Takes away her freedom of choice / In the book, Christine actually agrees to go with Erik the first few times (although only because he's threatened to kill people if she doesn't: "What compels you to go back, Christine?" - "If I do not go back to him, terrible misfortunes may happen!...I know I ought to feel sorry for people who live underground, but he is too horrible!......and if I do not go {back to him} he will come and fetch me with his voice. And he will drag me with him.....And go on his knees before me.... And he will tell me that he loves me!..." -pages 152-153). But in the movie and musical, Erik hypnotises her with his music and lures her away in a form of dazed subconscious. Throughout the musical and movie, he's hypnotising her to get her to go with him.
It's absolutely vile. He's using her for his own perverse gratification.
Takes advantage of her / When Christine visits her father's grave, she is extremely vulnerable and her emotional state unstable. Erik knows this, and uses weak moments like this to exploit her fears and feed on her vulnerabilities and/or superstitions - Christine's father told her of this guardian angel, this "Angel of Music", and Erik plays on that for all it's worth. In the movie, Erik even pretends to be her father!
Jealousy & possessiveness / Erik is obsessed with Christine and wants her to belong to him. He cannot accept that she loves and plans to marry another man, and he takes her engagement as a direct attack on what he believes she and him have together. During one of the first scenes of the musical, he hurls abuse at her fiancé when he's out of earshot, and reprimands Christine for indulging the obviously love-striken young suitor. Erik simply cannot allow Christine to "belong" to anyone but him.
Sexual assault / More than once, Erik touches Christine without her permission. In one of the final scenes where Christine is playing the part he wrote for her, Erik takes the place of the male who's singing opposite her (he kills the original singer, just btw). In that scene, the male character touches the woman's chest, but considering that Erik's wrote it and Christine doesn't know it's actually him touching her, the scene is revolting. If she knew it was him touching her, I doubt she'd be compliant. And back to Erik having wrote that scene and him taking on the male role unknownst to anyone else - it's basically like he's purposefully using the chance of having his play performed to fulfill his perverted fantasy with Christine.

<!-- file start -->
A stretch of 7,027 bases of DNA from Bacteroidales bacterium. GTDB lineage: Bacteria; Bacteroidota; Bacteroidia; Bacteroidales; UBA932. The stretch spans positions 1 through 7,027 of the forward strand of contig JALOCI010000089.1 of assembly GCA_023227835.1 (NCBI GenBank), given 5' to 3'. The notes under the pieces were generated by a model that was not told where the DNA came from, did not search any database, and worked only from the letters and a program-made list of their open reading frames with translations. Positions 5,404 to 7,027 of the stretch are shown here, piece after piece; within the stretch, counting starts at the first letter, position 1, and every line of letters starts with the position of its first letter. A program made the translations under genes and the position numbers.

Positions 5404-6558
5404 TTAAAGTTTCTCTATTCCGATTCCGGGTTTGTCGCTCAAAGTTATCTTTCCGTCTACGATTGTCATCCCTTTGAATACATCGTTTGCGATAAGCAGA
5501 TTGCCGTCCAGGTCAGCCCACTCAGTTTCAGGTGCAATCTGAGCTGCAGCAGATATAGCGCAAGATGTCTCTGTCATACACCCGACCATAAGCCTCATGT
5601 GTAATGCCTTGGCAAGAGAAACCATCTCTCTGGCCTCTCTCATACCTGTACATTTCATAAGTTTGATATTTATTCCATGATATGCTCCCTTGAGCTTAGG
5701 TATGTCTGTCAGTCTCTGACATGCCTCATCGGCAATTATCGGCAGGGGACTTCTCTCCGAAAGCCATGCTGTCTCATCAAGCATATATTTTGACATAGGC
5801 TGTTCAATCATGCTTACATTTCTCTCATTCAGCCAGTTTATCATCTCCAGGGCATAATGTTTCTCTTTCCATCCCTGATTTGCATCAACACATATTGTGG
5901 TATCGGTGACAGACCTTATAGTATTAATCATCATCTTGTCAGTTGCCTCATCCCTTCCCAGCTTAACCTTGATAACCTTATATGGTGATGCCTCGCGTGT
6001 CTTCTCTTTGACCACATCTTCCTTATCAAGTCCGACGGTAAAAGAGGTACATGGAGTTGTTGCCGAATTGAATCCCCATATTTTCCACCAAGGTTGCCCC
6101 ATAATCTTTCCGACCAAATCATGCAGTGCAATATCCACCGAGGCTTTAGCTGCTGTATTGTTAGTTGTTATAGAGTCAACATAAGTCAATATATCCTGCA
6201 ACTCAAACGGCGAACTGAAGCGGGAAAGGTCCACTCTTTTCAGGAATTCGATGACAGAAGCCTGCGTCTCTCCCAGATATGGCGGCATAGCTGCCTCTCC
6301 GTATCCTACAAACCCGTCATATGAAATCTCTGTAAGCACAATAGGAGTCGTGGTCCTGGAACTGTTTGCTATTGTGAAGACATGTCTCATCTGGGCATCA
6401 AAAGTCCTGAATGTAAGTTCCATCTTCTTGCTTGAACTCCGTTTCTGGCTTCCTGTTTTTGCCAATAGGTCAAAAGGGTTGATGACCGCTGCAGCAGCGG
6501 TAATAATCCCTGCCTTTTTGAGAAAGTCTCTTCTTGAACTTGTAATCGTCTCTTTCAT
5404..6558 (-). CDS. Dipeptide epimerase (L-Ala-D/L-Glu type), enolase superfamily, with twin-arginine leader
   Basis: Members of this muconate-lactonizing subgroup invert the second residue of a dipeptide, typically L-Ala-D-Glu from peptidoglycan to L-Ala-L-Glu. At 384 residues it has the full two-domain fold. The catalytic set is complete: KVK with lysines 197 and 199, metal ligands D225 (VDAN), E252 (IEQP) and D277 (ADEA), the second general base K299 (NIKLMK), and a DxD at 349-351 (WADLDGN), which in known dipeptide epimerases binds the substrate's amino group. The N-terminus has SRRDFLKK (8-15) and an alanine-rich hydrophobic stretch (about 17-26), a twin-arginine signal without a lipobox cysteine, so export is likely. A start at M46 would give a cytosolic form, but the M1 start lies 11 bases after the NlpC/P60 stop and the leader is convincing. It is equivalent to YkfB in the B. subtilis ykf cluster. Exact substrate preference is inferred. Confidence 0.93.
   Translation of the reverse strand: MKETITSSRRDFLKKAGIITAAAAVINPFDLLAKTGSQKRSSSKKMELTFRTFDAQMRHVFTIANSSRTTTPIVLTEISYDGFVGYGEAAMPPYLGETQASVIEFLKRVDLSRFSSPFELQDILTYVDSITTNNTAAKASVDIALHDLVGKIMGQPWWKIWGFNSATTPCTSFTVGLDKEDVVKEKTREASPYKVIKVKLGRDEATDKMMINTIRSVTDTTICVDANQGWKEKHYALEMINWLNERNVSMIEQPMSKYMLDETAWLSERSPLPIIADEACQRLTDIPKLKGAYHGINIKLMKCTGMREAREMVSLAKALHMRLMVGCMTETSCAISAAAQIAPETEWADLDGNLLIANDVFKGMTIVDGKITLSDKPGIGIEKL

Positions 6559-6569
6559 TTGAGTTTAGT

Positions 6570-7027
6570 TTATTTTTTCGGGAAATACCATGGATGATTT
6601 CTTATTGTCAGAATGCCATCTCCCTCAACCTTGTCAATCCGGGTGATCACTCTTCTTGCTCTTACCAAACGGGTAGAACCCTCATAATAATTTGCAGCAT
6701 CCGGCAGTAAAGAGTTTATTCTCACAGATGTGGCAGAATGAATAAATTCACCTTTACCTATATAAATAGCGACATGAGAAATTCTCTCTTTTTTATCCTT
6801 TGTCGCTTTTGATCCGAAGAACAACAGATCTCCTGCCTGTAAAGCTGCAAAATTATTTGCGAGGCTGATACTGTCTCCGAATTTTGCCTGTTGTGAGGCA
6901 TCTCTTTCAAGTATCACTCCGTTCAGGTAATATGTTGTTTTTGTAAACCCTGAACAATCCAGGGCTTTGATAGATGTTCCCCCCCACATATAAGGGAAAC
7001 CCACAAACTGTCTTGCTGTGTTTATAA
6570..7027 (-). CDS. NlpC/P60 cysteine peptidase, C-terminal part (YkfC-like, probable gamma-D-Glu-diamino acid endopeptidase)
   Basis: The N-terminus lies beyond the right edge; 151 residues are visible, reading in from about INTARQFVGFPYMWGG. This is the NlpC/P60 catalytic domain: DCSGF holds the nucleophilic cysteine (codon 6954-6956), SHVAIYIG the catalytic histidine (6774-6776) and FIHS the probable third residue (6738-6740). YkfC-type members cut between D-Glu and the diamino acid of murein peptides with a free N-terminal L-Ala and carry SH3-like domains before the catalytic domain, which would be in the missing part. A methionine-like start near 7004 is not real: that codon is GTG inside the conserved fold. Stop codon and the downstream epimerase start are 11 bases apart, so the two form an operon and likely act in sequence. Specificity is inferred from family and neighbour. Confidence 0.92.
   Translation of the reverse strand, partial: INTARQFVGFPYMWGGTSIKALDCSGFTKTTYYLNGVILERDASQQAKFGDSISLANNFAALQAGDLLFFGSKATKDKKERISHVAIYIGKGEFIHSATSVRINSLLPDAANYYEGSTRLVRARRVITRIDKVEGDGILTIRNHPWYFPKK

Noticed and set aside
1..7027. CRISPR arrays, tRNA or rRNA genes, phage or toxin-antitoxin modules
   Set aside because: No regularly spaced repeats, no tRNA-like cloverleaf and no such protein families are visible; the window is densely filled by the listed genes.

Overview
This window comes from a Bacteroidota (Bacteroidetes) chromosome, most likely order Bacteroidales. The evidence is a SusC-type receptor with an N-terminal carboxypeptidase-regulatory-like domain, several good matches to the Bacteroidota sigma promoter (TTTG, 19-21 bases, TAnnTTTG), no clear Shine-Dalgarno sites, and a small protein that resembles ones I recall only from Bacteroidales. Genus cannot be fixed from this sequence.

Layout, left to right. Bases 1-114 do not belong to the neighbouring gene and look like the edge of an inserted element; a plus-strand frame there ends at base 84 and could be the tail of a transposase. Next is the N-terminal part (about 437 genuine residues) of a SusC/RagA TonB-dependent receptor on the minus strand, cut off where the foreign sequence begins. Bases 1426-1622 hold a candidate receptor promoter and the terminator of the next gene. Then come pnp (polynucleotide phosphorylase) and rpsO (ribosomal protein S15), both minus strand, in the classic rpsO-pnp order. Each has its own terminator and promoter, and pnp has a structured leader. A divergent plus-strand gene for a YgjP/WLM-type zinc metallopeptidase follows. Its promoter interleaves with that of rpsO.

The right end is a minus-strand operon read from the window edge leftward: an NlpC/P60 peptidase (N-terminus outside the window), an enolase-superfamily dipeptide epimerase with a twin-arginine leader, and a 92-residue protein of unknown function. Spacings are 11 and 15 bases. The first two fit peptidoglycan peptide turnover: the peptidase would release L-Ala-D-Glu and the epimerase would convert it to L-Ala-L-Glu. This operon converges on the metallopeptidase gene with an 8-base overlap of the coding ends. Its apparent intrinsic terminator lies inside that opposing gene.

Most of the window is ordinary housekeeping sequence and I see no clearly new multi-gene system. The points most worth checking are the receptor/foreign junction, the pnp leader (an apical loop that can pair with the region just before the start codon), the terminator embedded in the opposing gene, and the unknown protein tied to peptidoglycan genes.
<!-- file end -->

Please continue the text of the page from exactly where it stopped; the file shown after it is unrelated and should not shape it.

But in the final scene of the musical, there is some hope of Erik's actions getting the critical attention they deserve. Seeing Erik violently threaten to kill her fiancée, Christine's anger is palpable. Finally, she is seeing everything clearly and without the hypnotis. She screams at him, calls him out for what he's doing, and her fury, desperation, and grief are incredible. It is good to see her that outraged. But the writers still paint Erik as the tragic hero we're supposed to ship with Christine. And that's disturbing!
I also don't like how everyone seems to praise Erik for "letting Christine go" in that climactic final scene, when actually he had no right to her in the first place! She was never his.

I still love The Phantom of the Opera because I think it's a beautiful musical and a well written story. But there needs to be more emphasis on the unhealthiness of Erik's relationship with Christine. It's an abusive relationship. As broken as Erik is, to call him a hero and call his connection with Christine romance, is going too far. I'm not denying that they connected through music, but to call that connection a romance? Uh uh.  What kind of twisted message is that sending?